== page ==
PE firms eye Yes Bank stake

Yes Bank has been looking to raise capital to help fund growth and improve asset quality.

PE firms eye Yes Bank stake
Mumbai: The biggest names in global private equity — TPG, The Carlyle Group and Farallon Capital — are seeking to buy large strategic stakes in Yes Bank, the private sector lender where all pledged shares have now been sold and business fundamentals present a compelling value proposition at current market price.

The talks have advanced substantially in the past few days and they could result in one or more private equity firms taking a significant stake in the bank, providing the growth capital the lender needs to compete at the top-tier of Indian banking.

“These three private-equity funds are in constant touch with the bank and look very keen on a stake. But there is a lot of work to be done,” said a banker with direct knowledge of the negotiations.



Bank Looking at Three Groups of Investors: CEO Ravneet Gill

Yes Bank, TPG and Carlyle didn’t comment on ET’s query. Farallon did not respond to ET’s mail till press time.

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Yes Bank has been looking to raise capital to help fund growth and improve asset quality, and shake off the pledged-shares overhang that had caused its stock price to decline. After the lender said that sales related to the pledged stock were over, Yes Bank climbed the most last week, with the management saying that declines over the recent past didn’t reflect the lender’s business fundamentals.

In an interview to ET last week, Yes Bank CEO Ravneet Gill said that private equity was one of the categories of potential investors.
yes bank-graph

“We are looking at three constituencies of investors — private equity, strategic and large Indian family offices. Given that the market cap has come down and the dilution would be larger, I think it will have to be a mix of investors from each of the buckets because there will be restrictions on how much one investor can hold,” Gill had said. “But the quality of investors and ability to invest serous money into the bank is unquestionable with respect to each one of these. What we are seeing is not only which of these brings in growth capital but which will also help the bank transform to what it wants to become.”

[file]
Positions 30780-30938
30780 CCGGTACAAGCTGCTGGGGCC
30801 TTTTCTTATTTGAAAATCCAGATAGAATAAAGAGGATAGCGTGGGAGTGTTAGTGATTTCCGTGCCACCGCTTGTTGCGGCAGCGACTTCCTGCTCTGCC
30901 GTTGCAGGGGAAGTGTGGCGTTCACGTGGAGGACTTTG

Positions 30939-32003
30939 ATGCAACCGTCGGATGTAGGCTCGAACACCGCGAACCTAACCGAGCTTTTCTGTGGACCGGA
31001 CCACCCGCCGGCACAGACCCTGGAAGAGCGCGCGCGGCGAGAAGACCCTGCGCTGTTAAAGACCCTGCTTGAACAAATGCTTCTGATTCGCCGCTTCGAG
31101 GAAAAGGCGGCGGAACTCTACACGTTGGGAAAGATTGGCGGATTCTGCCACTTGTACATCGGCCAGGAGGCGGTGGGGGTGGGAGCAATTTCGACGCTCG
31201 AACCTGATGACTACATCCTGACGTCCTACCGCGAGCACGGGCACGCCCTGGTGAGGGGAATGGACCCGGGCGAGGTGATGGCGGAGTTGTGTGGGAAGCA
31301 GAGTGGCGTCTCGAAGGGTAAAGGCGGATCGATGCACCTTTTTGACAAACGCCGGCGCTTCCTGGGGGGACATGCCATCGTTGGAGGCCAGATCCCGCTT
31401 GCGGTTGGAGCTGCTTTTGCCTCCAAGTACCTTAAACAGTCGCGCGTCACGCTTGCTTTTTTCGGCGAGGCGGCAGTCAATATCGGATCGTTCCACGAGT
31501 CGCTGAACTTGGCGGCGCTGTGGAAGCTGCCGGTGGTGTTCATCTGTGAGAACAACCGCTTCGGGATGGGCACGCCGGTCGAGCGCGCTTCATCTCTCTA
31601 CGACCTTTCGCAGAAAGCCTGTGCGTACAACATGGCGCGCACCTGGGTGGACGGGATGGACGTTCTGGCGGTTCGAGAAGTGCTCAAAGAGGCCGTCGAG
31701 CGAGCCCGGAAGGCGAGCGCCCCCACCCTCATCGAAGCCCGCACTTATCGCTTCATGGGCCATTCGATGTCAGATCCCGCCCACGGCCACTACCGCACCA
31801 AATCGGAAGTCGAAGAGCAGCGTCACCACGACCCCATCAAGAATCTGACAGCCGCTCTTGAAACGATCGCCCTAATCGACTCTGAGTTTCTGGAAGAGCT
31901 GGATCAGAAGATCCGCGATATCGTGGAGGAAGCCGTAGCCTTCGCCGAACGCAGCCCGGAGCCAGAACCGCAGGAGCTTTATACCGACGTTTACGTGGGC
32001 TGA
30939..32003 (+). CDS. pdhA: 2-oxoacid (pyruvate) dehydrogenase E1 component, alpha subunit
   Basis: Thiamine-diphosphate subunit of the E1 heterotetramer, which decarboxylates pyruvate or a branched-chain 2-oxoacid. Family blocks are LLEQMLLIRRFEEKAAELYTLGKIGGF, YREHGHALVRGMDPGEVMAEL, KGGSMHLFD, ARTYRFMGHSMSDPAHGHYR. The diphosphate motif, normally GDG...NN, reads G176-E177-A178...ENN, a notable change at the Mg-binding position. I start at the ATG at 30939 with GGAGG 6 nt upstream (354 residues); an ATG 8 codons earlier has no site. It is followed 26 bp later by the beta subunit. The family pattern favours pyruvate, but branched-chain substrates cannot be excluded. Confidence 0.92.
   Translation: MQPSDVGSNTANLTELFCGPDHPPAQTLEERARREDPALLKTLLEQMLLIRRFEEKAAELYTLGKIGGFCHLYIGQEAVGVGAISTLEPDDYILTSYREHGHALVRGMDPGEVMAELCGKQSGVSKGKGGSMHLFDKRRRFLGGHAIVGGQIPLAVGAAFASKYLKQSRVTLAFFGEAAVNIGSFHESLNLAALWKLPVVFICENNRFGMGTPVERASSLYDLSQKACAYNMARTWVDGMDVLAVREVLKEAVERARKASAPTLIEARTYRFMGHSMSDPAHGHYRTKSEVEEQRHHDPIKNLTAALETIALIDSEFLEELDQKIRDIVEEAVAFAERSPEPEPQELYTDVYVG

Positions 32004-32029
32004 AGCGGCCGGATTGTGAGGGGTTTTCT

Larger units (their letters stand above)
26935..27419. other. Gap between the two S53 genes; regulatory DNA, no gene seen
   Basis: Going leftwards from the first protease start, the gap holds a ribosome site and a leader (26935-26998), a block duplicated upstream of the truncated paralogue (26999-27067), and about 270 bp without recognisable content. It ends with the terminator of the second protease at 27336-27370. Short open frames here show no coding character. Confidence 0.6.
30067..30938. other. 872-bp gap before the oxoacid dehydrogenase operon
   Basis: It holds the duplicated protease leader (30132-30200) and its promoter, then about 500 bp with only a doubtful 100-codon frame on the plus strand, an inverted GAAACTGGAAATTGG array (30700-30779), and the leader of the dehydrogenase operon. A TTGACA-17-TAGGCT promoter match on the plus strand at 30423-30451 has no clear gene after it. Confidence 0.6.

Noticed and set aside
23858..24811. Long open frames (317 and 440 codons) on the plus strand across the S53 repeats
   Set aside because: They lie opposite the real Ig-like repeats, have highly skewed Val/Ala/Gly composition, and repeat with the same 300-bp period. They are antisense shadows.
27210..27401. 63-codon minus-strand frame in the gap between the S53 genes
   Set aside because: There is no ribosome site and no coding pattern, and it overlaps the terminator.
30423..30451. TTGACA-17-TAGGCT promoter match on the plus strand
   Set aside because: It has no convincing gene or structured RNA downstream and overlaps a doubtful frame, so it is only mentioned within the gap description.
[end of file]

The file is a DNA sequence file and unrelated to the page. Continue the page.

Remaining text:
At current market price of Rs 42.15 on the National Stock Exchange (NSE), Yes Bank is the least expensive among the top-tier privatesector lenders on the parameter of book Value. It is trading at a price-to-book ratio of 0.4, compared with 4.22 for HDFC Bank, 5.16 for Kotak Mahindra Bank and 2.27 for ICICI Bank.

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To be sure, Yes Bank has had to encounter deterioration in asset quality in the June quarter as well. Gross NPAs increased to Rs 12,092.10 crore, or 5.01 per cent of loans, as on June 30, compared with 1.31 per cent a year ago. So, first-quarter net profit dropped 91 per cent to Rs 114 crore from Rs 1,260 crore a year ago, with provisions for bad loans increasing three-fold to Rs 1,784 crore in the June quarter.

The decline of more than 80 per cent in the stock’s value in FY20 might mean equity dilution of 30 per cent to 35 per cent, Gill had said last week. He also requested the central bank to relax the 5 per cent per shareholder limit holding in light of the large dilution expected by the bank.

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“We have had conversations with the Reserve Bank, given the amount of capital we want to raise. As a percentage of existing market cap, that could be large: So (we requested) the (central bank) to consider a dispensation with respect to a larger holding,” Gill said last week. “The RBI has been non-committal. It said it will consider that as and when we approach the central bank formally.”

Yes Bank had raised Rs 1,930 crore through a qualified institutional placement (QIP) in August, an exercise that increased Tier I capital ratio above the mandatory 8 per cent.

Last week, Yes Bank also clarified on its liquidity position.

“The bank had a liquidity coverage ratio in excess of 125 per cent as on September 30, 2019, which is well above the minimum regulatory requirement of 100 per cent,” it said.
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